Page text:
Snapshots of Parish Life: A Travel Log of Seminarians on the Road

August 5, 2023

Above: Spokane seminarians Josh Haxton (L) and Christopher Appel (R) were on the road to visit multiple parishes outside of the Spokane metro area as part of their summer assignment to increase the visibility of seminarians in outlying communities and to help them become more familiar with the people of the diocese.

By Josh Haxton and Christopher Appel

Our Lady of Lourdes, pray for us!

Each Summer, we, your seminarians, embark upon various assignments. Designed to provide us with pastoral experience, or deepen an aspect of our formation, these assignments are invaluable to our journey to the priesthood. The most common, which you may have had an experience of in your own parish, is the parish assignment. A seminarian or two are assigned to assist the pastor of a parish with various aspects of the pastor’s ministry over the span of weeks: visits and bringing Communion to the sick, helping serve the various liturgies of the parish, assisting at vacation bible schools or with youth group summer activities – among many others.

For our summer assignment, Christopher Appel and I travelled to parish communities across the diocese that normally don’t have summer seminarians. We helped with liturgies, gave talks on vocations and the Eucharist, got to know parishioners, and witnessed a bit of the life of their priests. We visited the parishes of Connell, Eltopia, and Basin City in the southern part of the diocese; the Pend Oreille County parishes of Newport, Ione, Metalline Falls, and Usk; and the Chewelah cluster of parishes consisting of Chewelah, Jump OffJoe, Valley, and Springdale. Here are some of our experiences.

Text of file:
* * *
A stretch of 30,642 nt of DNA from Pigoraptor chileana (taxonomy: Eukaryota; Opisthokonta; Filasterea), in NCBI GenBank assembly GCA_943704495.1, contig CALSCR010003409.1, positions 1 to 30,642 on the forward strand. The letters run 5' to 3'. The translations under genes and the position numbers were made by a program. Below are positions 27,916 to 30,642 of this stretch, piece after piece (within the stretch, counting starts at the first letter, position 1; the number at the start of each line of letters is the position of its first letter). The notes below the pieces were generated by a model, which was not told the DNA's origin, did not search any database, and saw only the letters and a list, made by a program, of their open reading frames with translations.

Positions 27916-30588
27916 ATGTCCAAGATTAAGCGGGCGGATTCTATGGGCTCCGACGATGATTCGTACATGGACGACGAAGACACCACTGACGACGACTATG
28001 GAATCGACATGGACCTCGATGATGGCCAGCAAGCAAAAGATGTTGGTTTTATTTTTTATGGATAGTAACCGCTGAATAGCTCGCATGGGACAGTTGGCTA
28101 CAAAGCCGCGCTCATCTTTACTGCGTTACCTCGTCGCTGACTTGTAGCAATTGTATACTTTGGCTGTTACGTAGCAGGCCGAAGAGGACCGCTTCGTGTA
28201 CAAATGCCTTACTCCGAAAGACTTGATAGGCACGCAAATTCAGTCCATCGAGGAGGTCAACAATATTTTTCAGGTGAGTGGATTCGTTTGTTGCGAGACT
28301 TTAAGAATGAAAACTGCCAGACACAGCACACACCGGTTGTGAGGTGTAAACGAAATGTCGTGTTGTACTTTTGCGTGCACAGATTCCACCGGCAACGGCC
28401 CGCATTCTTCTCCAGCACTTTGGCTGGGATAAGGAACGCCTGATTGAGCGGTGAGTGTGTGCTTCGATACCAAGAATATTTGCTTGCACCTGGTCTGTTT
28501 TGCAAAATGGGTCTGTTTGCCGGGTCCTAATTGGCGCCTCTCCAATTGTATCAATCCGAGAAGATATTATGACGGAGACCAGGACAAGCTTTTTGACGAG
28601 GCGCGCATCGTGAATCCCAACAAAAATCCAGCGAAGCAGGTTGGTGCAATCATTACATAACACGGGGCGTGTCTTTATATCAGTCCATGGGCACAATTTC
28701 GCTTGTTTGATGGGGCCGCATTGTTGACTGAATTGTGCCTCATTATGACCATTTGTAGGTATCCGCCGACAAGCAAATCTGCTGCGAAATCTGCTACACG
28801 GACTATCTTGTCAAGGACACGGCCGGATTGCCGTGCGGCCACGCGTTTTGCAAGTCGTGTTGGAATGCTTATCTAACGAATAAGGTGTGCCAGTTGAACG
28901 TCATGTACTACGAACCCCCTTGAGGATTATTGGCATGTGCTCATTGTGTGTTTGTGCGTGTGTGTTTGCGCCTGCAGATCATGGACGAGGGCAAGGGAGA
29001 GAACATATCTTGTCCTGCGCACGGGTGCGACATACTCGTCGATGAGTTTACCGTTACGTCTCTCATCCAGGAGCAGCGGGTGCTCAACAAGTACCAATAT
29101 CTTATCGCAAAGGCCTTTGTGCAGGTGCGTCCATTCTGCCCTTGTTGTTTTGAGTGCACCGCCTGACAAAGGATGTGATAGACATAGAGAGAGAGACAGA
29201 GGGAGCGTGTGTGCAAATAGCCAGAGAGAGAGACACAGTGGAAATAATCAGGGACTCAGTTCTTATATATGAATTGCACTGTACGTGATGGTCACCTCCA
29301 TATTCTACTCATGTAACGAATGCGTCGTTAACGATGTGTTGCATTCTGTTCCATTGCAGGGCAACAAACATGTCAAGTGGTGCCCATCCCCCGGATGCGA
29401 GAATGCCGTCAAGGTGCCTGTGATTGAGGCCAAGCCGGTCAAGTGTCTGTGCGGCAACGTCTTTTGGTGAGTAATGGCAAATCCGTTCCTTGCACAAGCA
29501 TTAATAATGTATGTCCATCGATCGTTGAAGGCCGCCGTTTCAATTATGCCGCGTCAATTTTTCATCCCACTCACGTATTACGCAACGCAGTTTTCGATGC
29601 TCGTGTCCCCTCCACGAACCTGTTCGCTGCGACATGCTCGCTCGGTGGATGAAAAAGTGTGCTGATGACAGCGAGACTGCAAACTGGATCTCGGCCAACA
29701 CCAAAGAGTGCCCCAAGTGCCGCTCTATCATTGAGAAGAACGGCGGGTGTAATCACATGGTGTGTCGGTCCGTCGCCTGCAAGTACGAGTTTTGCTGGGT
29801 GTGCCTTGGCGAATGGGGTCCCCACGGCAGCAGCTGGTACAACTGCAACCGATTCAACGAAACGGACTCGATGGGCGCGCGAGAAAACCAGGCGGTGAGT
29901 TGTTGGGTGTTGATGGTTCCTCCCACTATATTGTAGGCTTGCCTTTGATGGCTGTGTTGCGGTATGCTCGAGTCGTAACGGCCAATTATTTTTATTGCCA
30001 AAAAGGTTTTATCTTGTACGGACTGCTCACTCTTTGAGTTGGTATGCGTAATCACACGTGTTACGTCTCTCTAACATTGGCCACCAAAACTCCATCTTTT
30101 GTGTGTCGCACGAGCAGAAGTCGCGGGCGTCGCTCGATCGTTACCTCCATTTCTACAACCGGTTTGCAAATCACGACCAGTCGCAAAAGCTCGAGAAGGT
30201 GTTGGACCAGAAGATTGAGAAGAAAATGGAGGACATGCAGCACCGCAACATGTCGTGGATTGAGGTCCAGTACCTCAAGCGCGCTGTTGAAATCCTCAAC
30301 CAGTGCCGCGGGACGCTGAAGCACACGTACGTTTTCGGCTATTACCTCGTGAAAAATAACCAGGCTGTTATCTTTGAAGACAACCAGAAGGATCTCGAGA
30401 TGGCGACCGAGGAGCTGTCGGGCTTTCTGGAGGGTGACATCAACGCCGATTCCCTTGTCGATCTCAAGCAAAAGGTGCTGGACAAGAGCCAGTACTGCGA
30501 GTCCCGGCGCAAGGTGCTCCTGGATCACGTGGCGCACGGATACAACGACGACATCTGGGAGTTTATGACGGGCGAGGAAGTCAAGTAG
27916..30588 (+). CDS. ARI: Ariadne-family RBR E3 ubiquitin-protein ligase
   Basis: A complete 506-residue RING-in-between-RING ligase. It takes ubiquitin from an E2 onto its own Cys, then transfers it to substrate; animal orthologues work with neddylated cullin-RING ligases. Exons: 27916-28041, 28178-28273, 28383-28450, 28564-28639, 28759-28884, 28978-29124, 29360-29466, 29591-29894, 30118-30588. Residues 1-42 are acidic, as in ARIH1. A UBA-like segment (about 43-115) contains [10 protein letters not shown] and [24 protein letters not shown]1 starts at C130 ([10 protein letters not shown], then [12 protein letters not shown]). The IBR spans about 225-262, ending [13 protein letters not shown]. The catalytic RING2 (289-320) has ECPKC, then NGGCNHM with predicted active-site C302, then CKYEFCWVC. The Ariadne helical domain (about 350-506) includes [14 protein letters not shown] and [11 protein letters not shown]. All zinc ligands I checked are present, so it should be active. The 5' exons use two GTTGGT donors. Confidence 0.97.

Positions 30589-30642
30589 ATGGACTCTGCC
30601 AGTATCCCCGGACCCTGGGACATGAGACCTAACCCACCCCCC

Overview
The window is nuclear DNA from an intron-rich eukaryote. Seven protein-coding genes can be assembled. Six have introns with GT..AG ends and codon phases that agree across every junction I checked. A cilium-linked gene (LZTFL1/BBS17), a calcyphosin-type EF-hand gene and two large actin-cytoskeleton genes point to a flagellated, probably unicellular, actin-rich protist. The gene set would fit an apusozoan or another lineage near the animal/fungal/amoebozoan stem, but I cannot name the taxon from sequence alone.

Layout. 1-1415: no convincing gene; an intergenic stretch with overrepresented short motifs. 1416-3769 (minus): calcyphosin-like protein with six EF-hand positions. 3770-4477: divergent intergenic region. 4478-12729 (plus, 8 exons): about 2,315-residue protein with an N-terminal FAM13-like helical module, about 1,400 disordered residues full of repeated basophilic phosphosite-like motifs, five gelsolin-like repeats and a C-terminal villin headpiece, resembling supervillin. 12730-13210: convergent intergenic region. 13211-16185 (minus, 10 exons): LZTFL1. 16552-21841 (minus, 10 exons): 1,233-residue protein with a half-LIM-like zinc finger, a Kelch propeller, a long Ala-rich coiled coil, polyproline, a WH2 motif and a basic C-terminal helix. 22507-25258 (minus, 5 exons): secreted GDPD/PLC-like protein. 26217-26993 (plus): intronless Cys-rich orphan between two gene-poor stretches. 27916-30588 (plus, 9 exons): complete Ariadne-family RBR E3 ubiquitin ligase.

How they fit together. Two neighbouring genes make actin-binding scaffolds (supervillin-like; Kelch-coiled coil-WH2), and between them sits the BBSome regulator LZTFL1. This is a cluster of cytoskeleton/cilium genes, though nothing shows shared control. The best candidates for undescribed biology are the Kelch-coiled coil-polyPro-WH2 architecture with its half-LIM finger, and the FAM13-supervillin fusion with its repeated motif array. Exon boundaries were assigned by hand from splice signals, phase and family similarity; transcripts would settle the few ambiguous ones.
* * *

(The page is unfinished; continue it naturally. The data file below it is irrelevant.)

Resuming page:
Trip 1: Basin City, Eltopia, and Connell
We spent four days with the people of Fr. Gus Ruiz’s parishes. Fr. Gus was pastor of St. Vincent parish in Connell, St. Paul in Eltopia, and San Juan Diego Mission in Basin City. His love and devotion to his people is evident in the number of miles he puts on his car each month to be with them however he can. We can’t wait to see the work and love he will bring as pastor of St. Patrick Parish in Pasco.

The biggest challenge for Christopher and myself in our trip to this southern region of our diocese was our lack of Spanish language skills. We were hosted by a retired member of the San Juan Diego Mission in Basin City who generously offered us a room at his home to stay at for the four days we were visiting. Christopher and I knew enough Spanish to express our gratitude to him, but little else. However, he had his young grandson and granddaughter visiting, and they enthusiastically aided us by providing any word in Spanish we didn’t know. We simply pointed at a thing and asked, “Qué es esso?” (what is that?), or “Como se dice?” (how do you say?) and they would give us the word or phrase. It was a fun activity each morning as we waited for Fr. Gus to arrive and lead us on our daily assignments. Eventually, the kids would see Father Gus pull up, and start jumping up and down excitedly saying, “Padre! Padre! Padre!” (Father! Father! Father!). Father would spend a few moments saying “Buenos dias” (good morning) to everyone and visiting with our host. Then we would be off for the day.

We had so many wonderful experiences during our visit, and it was a joy to meet the people of those parishes. At one of the homes we visited for dinner, we met a young man who was a part of a young adult group near Pasco, who had recently returned from a missionary organization. He invited us to meet some members of his young adult group. We spent the evening talking with them about their work with young adults, the challenges they face as faithful Catholics in the world today, and discernment. We also shared a bit about our own journey with the Lord and the work he has done in our lives. This was such an encouraging time for us, as any chance we have to meet young people on fire with love for Jesus and living their faith passionately is great encouragement for us.